SpaceX, Blue Origin selected for NASA Moon landing program

Private companies’ ambitions in space have taken a step forward with SpaceX, Blue Origin and three other US companies joining NASA’s Commercial Lunar Payload Services (CLPS) program to develop a marketplace to deliver payloads to the Moon, bringing the overall total number of commercial players to 14.

The CLPS initiative empowers firms to deliver payloads using their own landing craft to the lunar surface on NASA’s behalf, enabling research to be conducted on the Moon. It will pave the way for the next humans to walk on the Moon by 2024, as part of NASA’s Artemis program. The program enables the Moon to be used as a proving ground to allow for future human exploration of Mars.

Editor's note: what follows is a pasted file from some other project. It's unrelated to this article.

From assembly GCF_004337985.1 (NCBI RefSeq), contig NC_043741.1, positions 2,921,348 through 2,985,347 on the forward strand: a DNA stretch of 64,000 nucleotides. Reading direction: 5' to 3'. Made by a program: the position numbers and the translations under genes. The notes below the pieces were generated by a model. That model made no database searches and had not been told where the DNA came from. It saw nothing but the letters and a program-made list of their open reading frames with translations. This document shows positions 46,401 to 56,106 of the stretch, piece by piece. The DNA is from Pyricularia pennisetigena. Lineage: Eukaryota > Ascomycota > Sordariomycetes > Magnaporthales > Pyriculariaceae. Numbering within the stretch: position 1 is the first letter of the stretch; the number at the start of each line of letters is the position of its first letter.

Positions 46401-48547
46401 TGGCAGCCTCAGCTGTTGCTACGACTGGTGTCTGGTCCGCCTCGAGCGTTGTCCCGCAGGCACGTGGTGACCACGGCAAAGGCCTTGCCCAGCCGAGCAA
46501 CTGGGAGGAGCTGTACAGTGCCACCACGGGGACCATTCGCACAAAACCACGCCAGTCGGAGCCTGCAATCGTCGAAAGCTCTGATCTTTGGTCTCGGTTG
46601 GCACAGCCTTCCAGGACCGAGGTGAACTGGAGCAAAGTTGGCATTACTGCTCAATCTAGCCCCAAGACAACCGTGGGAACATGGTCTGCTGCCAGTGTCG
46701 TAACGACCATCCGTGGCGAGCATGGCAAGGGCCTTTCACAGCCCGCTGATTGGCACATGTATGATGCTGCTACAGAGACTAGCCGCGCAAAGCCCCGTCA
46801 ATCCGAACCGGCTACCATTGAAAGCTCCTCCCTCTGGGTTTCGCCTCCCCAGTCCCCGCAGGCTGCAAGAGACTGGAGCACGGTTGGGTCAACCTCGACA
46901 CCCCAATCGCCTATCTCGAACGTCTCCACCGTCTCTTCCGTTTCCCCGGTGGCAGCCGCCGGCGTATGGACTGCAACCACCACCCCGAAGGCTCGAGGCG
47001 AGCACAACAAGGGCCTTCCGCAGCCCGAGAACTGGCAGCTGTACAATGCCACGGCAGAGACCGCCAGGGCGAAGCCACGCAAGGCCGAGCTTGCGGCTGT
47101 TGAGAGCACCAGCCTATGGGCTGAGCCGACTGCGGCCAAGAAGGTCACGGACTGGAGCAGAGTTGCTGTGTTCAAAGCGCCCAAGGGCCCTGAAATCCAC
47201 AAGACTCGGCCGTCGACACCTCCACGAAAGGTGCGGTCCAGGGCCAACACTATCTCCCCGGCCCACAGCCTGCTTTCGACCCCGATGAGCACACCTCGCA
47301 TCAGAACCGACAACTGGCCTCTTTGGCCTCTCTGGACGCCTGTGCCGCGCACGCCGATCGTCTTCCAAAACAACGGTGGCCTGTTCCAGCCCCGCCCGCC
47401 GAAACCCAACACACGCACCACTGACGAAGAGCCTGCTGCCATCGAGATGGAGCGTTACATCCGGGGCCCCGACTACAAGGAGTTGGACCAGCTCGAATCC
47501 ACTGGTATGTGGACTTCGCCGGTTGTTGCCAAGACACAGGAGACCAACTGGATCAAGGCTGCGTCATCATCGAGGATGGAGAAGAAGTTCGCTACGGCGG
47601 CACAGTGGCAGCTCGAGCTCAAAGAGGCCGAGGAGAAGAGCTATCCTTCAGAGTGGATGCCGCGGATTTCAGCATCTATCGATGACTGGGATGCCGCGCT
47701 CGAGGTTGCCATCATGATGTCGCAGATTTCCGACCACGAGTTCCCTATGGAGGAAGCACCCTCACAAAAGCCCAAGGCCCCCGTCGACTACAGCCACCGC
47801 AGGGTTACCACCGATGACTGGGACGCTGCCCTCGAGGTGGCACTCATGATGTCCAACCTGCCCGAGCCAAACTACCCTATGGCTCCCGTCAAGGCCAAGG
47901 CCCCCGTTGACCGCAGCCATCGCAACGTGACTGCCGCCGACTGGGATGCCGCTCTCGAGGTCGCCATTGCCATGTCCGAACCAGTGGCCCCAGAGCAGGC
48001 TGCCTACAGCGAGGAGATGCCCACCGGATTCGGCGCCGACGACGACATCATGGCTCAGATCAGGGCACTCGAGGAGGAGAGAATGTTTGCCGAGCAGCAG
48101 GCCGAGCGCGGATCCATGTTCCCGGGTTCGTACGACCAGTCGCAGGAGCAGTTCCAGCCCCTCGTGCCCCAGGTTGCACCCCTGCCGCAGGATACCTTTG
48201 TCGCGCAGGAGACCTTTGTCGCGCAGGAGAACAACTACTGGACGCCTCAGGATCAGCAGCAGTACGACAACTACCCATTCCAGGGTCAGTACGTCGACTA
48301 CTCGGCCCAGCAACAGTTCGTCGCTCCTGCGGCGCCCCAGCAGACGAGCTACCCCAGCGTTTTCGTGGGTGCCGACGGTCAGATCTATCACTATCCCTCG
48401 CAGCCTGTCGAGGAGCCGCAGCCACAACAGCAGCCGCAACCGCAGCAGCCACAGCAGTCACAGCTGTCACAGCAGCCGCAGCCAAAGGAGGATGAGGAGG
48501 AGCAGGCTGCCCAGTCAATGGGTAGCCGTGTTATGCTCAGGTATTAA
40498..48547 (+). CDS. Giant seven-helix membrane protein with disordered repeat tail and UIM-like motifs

Thomas Zurbuchen, associate administrator of the Science Administration Directorate at NASA HQ, said the “initiative was designed to leverage the expertise and innovation of private industry to get to the Moon quickly.”

The initiative will allow NASA to do “much more, sooner and for less cost” than they previously had been able to do with their own launch capabilities, deputy associate director for exploration at NASA’s Science Mission Directorate, Steve Clarke, explained.

CLPS contracts carry a value of $2.6 billion until 2028. Alongside SpaceX and Blue Origin, the newly added participants are Ceres Robotics, Sierra Nevada Corp. and Tvyak Nano-Satellite Systems.

This is how NASA plans on going to the Moon by 2024